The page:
This week cancer drugs, NHS repairs and the right-to-die have dominated the news.
Research suggests more than half of all cancer drugs don’t work
A study published in the British Medical Journal reveals that 57% of cancer drugs approved by the European Medical Agency between 2009-2013 had no supporting evidence of improving quality of life or increased survival. There is uncertainty over the remaining drugs approved, with only 11 being judged to have a clinical benefit. Read more on The Independent.
Cost of urgent repairs to NHS hospitals reaches almost £1bn
A new report from the NHS into the cost of urgent repairs to hospitals across the country has found that it has jumped from £458m in 2014-15 to £947.1m in 2016-17. The statistics, compiled by NHS Digital, highlight that operating theatres are most in need of repair, along with equipment such as scanners. Read more on The Guardian.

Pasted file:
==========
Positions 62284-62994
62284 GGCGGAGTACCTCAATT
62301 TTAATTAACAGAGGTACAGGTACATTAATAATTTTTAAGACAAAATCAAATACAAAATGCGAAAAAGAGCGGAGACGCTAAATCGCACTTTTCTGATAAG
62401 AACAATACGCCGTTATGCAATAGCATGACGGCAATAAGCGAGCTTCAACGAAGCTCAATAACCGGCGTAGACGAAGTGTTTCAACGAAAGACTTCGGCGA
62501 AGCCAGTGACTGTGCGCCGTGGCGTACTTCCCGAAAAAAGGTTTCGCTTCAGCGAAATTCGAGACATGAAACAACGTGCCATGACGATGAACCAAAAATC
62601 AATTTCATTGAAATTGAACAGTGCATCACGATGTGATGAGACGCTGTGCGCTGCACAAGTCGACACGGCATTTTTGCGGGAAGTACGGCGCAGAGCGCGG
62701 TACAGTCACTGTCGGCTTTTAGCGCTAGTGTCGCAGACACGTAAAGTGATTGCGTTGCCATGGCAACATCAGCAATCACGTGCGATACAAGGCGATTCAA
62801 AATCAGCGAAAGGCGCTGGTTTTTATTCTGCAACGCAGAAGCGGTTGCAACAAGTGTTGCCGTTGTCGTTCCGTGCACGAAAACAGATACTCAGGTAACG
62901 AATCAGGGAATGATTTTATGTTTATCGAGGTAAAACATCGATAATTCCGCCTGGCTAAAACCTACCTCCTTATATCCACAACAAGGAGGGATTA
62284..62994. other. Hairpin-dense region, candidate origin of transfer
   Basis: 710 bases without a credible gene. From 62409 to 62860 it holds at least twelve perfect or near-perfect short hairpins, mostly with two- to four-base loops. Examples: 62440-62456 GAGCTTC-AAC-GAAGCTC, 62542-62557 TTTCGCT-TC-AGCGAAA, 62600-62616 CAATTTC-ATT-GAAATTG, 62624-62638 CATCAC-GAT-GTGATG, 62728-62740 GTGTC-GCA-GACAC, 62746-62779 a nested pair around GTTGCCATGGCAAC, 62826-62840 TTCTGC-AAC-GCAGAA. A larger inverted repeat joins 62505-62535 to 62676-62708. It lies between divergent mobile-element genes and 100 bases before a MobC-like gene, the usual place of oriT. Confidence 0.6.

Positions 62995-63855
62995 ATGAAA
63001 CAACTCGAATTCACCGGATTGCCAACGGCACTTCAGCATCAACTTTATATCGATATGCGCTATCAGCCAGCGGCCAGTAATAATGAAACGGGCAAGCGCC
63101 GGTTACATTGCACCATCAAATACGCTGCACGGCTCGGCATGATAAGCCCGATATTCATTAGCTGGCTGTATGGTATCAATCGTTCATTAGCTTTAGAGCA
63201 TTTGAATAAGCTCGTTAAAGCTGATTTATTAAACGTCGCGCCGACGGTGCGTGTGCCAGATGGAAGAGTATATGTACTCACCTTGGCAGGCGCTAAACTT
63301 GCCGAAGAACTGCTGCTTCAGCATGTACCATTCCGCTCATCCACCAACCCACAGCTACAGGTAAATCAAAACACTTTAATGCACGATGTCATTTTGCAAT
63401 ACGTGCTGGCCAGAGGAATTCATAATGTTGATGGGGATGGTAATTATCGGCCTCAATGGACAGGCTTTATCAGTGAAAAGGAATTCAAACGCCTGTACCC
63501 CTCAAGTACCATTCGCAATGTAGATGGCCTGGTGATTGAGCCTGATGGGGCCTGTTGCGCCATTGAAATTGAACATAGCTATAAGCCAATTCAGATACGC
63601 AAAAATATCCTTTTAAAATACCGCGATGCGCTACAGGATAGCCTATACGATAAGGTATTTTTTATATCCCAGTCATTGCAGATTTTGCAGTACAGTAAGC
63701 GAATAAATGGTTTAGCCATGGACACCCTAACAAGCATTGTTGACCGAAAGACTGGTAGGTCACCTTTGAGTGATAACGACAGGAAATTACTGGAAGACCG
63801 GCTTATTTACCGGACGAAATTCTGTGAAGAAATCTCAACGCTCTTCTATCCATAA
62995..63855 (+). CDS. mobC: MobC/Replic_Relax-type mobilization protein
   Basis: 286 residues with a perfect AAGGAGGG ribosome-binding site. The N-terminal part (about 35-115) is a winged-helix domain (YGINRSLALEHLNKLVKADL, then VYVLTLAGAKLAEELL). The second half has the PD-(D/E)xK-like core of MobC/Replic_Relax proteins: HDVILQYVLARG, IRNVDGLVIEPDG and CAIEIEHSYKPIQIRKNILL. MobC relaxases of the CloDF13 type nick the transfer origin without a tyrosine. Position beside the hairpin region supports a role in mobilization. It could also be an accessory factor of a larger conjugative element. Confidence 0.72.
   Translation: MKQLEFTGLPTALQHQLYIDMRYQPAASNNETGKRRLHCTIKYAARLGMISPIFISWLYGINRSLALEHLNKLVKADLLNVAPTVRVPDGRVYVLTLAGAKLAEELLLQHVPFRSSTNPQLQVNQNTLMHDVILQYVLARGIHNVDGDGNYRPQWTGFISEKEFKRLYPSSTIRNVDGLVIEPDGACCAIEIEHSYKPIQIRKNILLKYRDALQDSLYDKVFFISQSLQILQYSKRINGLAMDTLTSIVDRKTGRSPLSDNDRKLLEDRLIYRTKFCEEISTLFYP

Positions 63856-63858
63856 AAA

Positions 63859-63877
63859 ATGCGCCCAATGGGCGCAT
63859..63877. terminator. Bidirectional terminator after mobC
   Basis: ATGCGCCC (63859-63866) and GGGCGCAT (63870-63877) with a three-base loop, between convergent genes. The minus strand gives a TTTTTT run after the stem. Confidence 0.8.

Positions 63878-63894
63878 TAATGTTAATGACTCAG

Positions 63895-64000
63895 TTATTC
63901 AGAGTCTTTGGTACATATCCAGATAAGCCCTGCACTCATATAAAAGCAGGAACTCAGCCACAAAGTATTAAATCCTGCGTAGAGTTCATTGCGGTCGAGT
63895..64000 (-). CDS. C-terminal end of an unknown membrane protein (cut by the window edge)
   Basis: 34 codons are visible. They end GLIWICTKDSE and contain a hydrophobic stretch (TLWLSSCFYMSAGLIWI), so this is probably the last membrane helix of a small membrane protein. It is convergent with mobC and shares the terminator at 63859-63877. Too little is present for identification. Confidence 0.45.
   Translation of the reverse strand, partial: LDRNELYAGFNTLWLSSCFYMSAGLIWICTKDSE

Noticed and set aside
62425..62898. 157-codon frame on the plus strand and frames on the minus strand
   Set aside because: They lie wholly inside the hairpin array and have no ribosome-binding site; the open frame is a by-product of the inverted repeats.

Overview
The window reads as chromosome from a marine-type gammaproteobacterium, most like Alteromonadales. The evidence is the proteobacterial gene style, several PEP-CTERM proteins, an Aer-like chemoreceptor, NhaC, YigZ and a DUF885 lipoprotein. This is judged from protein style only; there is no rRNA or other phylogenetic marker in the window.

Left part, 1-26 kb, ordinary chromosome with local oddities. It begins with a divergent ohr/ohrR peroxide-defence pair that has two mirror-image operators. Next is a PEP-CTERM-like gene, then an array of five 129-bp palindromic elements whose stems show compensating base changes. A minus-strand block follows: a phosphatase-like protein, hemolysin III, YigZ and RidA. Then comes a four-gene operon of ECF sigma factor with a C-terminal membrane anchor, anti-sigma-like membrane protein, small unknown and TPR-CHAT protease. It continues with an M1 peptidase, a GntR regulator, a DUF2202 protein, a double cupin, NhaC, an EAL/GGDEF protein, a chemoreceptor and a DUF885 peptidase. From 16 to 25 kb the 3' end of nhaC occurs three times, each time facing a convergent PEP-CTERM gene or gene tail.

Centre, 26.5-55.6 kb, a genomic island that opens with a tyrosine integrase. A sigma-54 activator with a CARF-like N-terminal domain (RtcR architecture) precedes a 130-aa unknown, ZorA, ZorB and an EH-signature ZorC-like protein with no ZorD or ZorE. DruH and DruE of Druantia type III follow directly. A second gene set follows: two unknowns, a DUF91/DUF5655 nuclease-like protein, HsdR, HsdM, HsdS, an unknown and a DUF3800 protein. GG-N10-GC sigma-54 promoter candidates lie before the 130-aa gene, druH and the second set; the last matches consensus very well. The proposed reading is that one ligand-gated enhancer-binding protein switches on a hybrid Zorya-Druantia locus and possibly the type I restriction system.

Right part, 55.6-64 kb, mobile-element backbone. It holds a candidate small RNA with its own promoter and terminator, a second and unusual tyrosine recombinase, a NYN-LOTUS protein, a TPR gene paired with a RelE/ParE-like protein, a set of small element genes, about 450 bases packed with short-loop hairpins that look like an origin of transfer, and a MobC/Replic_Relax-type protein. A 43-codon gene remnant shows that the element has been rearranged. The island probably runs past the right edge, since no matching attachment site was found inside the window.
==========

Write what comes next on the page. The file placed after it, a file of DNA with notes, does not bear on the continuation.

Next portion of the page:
High Court rules against right-to-die case
Noel Conway, the retired lecturer with Motor Neurone Disease who has been campaigning for the right to die, has lost his court battle for the right-to-die. Three High Court judges rejected the case, which was supported by Humanists UK and Dignity in Dying. Mr Conway intends to appeal the decision. Read more on The Times (£).
The UK needs 50,000 care home beds by 2022
Which? has released new data highlighting the need for a further 50,000 care home beds in the UK by 2022 to meet current demand. The consumer group has found that 87% of councils will not have enough beds, with Bracknell Forest needing an increase of over 50% on current numbers. Read more on the BBC.
Global pledge to reduce cholera deaths by 2030
Health officials from across the globe are meeting in France to jointly create the first global pledge to prevent 90% of cholera deaths by 2030. The decision comes on the back of the latest outbreak in Yemen which has seen 2,000 dead and 770,000 infected. Read more on the BBC.
Quote of the week – Helen Stokes-Lampard, Chair of the Royal College of GPs on patients turning to Google
“Dr Google enters 80% of consultations that I have now. I feel we need to raise that particularly with patients… and we have to work with it and we have to be bold and that’s a challenge for all of us I think” Read more on Pulse.